Micropropagation of virus-free plants of Saudi fig (Ficus carica L.) and their identification through enzyme-linked immunosorbent assay methods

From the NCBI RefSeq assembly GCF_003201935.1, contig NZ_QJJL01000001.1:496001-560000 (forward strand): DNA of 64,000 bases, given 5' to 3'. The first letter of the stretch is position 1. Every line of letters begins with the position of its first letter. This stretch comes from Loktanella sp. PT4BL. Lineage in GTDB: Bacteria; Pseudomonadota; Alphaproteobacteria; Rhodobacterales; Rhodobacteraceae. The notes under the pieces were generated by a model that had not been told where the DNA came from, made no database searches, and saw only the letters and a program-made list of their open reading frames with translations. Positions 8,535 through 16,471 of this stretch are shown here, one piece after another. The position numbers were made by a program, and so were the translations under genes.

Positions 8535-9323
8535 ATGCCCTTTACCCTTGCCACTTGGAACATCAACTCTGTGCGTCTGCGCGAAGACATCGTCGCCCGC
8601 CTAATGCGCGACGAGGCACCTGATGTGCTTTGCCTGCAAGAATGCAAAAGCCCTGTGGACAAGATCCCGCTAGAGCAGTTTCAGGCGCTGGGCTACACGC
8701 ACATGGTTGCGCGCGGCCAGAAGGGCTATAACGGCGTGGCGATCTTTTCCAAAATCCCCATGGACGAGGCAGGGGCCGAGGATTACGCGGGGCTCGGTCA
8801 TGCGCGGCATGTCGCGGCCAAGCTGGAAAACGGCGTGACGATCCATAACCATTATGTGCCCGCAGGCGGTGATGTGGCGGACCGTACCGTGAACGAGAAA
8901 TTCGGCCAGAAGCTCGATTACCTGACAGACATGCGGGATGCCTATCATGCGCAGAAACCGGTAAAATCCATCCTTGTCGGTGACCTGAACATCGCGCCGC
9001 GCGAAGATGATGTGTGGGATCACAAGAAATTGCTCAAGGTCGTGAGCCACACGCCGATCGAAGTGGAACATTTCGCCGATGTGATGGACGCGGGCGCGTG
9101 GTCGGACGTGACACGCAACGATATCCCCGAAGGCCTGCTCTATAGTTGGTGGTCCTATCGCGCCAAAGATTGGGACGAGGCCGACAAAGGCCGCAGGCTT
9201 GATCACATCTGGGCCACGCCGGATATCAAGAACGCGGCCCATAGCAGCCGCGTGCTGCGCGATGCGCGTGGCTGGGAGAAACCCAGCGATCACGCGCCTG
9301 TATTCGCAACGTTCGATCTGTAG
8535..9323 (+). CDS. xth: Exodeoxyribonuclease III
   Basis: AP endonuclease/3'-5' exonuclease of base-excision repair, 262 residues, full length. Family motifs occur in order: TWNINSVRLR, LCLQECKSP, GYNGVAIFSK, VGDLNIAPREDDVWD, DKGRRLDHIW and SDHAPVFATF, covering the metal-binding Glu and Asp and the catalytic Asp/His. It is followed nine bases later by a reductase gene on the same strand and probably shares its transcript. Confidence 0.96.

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© 2018, The Society for In Vitro Biology. Viral infection is one of the most serious biotic stresses, which disturbs the growth and productivity of many horticultural crops, including that of fig (Ficus carica L.). The production of plants free of viruses, such as fig mosaic virus (FMV), has become a priority in many plant breeding programs. In this study, leaves from plants of two fig cultivars, Kodato and Dattora, infected with FMV were collected from both Mecca and Al-Taif, Saudi Arabia. Transmission electron microscopy of ultrathin leaf sections showed double membrane bodies, characteristic of FMV particles, only in the mesophyll cells of infected samples. Protein analysis using sodium dodecyl sulfate-polyacrylamide gel electrophoresis revealed the presence of a protein band with a molecular weight of 35 kDa, which corresponded to the viral coat protein; and FMV was confirmed by Western blot and enzyme-linked immunosorbent assay (ELISA) tests. To obtain virus-free plants, apical shoot culture was applied. A comparison of various artificial media with different concentrations of growth regulators was evaluated to optimize shoot formation, shoot multiplication, and root formation, and was followed by plant acclimation ex vitro. Direct ELISA analysis of shoots micropropagated from meristem tip explants indicated that there were virus-free shoots, when compared to infected plants (positive control), while there were no significant differences between these explants and healthy samples (negative control). This study demonstrated that in vitro micropropagation of Saudi F. carica infected with FMV virus led to the successful elimination of the virus.
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